A New Endeavor and The Most Delicious Way to Eat Cabbage – EVER!
I’m making an effort to do the things I have been hoping for and planning for and somehow putting off. Who better to make my dreams reality than, well, me.
In approximately one month my boyfriend, Dustin, and I are packing our belongings into a moving truck and traveling down to Nashville, TN to begin a new chapter of our lives there. The two of us share a number of common passions, we are both hopelessly addicted to the amazing high of rock climbing. We both appreciate the arts (Dustin is, in fact, a photographer by degree) and are lovers of good music. But above all we are both passionate about good food – and get really excited about top notch locally grown produce, and sustainably caught/humanely raised meats and seafood.
I have been inspired by so many fantastic food blogs out on the web, Smitten Kitchen, 101 Cookbooks, Sprouted Kitchen, the Sassy Radish, and the Home Sick Texan are among some of my favorite online reads. I also own a somewhat embarrassingly large collection of cookbooks. My cooking is certainly influenced by global cuisine but I find myself consistently drawn to new British cuisine, Jamie Oliver and Hugh Fearnley-Whittingstall have both deeply influenced my cooking style. I have also drawn influence from my own upbringing in an oddly mish-mashed multicultural (Indian-Irish-Italian) household. And all of this, couples with an irrepressible urge to create dishes that will bring together and nourish my loved ones has brought me here, to my first, (and hopefully most awkward) blog posting on this new site. This is a new sort of experiment for me and I greatly appreciate feedback and comments from readers!
As my blog title alludes to I have somewhat of a penchant for good produce and not just the pretty summer tomatoes and ruby red strawberries I love all fruits and veggies and hope to showcase them all in this blog. I will start with one of my all time favorites – Cabbage! Cabbage is such a wonderfully versatile veggie, it can be eaten raw as part of a creamy slaw or zingy salad, steamed or boiled with butter, fermented as Kim chi, or salted as Sauerkraut. However, versatile tho the cabbage may be I will admit I have a soft spot for one preparation which is so delectable it is sure to turn heads (haha)! In this recipe the cabbage is sauteed in carefully rendered bacon fat and dressed with a zingy herb and mustard vinaigrette. So without further ado, I present to you “The Most Delicious Way to Eat Cabbage – EVER!”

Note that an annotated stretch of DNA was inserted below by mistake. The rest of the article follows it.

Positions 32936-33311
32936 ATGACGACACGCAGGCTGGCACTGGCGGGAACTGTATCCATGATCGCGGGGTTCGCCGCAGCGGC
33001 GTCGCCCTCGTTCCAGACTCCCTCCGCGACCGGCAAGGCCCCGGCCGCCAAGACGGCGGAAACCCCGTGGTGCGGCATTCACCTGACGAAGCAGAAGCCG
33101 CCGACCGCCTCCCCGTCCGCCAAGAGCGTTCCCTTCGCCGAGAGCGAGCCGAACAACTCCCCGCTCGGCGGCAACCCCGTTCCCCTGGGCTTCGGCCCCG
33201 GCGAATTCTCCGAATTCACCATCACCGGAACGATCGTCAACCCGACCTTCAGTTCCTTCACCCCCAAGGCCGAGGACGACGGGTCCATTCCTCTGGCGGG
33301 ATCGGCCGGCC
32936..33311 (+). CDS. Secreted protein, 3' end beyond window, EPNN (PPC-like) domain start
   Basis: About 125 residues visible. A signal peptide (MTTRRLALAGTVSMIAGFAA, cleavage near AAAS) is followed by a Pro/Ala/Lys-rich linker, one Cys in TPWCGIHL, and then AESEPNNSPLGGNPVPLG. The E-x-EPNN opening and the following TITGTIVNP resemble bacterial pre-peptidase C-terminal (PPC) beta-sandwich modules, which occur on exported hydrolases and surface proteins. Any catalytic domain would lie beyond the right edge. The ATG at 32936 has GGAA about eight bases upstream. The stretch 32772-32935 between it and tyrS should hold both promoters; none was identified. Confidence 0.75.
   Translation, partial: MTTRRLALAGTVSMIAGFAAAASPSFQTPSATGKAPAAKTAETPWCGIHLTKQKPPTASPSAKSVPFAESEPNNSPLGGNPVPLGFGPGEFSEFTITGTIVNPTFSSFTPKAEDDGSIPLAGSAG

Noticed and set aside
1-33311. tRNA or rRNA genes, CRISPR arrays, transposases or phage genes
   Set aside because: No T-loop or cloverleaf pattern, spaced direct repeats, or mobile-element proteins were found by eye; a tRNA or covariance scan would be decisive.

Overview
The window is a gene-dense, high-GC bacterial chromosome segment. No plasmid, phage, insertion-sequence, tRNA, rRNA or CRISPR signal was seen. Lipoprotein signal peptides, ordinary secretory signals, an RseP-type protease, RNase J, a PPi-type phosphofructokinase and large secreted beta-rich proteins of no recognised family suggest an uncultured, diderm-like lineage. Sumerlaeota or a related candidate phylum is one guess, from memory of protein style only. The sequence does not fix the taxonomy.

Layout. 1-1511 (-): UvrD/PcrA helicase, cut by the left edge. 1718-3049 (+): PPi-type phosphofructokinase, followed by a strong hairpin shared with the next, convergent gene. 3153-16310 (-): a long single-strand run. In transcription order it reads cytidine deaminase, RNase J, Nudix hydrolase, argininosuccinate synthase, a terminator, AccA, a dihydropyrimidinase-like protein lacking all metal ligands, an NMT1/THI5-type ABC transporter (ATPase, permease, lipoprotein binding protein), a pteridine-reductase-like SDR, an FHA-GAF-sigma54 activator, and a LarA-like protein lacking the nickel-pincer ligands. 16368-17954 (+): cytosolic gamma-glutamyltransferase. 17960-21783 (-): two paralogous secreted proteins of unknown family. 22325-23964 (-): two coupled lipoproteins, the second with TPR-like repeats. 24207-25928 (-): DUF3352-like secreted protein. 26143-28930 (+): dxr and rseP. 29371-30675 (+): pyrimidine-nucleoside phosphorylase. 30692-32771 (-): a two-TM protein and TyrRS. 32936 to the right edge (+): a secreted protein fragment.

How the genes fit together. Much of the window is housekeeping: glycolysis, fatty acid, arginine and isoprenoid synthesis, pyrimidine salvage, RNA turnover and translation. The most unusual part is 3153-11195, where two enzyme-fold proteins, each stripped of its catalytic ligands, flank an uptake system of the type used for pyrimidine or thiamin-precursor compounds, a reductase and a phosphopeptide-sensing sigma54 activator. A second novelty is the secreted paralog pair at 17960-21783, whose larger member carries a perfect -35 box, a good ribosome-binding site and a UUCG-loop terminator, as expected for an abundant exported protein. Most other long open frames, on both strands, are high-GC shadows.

The Most Delicious Way to Eat Cabbage – EVER!
Don’t be afraid by the amount of cabbage in this recipe! It will cook down considerably. Also – don’t skimp on the quality of the bacon and mustard on this recipe – these are the make or break factors that bring the wow factor to this simple recipe. I typically use either a grainy Grey Poupon or Maille brand mustard. For bacon I look for a thick cut bacon, uncured if possible. Trader Joes makes a great version of this.
Special thanks to Julie Zlogar for teaching me this recipe in a teeny tiny kitchen on a camping trip to Kentucky last summer!
For the Cabbage
6 Rashers Smokey Thick Cut Bacon Cut into ½ inch Strips
2 Heads of Cabbage
For the Dressing
3 Cloves Garlic Minced
1 TBSP Good Grainy Dijon Mustard
1 TBSP Dill Chopped
1 TSP Honey
1 TSP Thyme Chopped
¼ Cup Olive Oil (less if bacon renders a lot of oil)
1 TBSP Cider Vinegar
Salt and Pepper
In a large broad based pot cook Bacon over medium heat until fat has rendered and bacon is just crisp. Remove from pot with a slotted spoon and set aside.
Remove pot from heat – set aside – do not wash
Core cabbage and cut into ½ inch wide strips (I usually cut length wise into long strips and cut the long strips roughly in half) Wash and dry in salad spinner.
Sautee Cabbage in oil rendered from bacon until just cooked. You may need to add the cabbage in batches depending on the size of the pot. It is ok if some cabbage cooks longer than the rest.
Remove Cabbage from heat. Remove from pot with slotted spoon.
Combine vinaigrette ingredients in separate bowl. Taste! It should be fairly balanced vinaigrette with a strong punch of mustard. Herb amounts can be adjusted according to taste. Parsley would work well in place of the dill. Add salt and pepper to taste using more pepper that you would normally in vinaigrette.
Mix reserved bacon into cabbage. Add vinaigrette, a little at a time, tasting as you go. Add salt and pepper as needed.
Serve with any remaining mustard dressing on the side.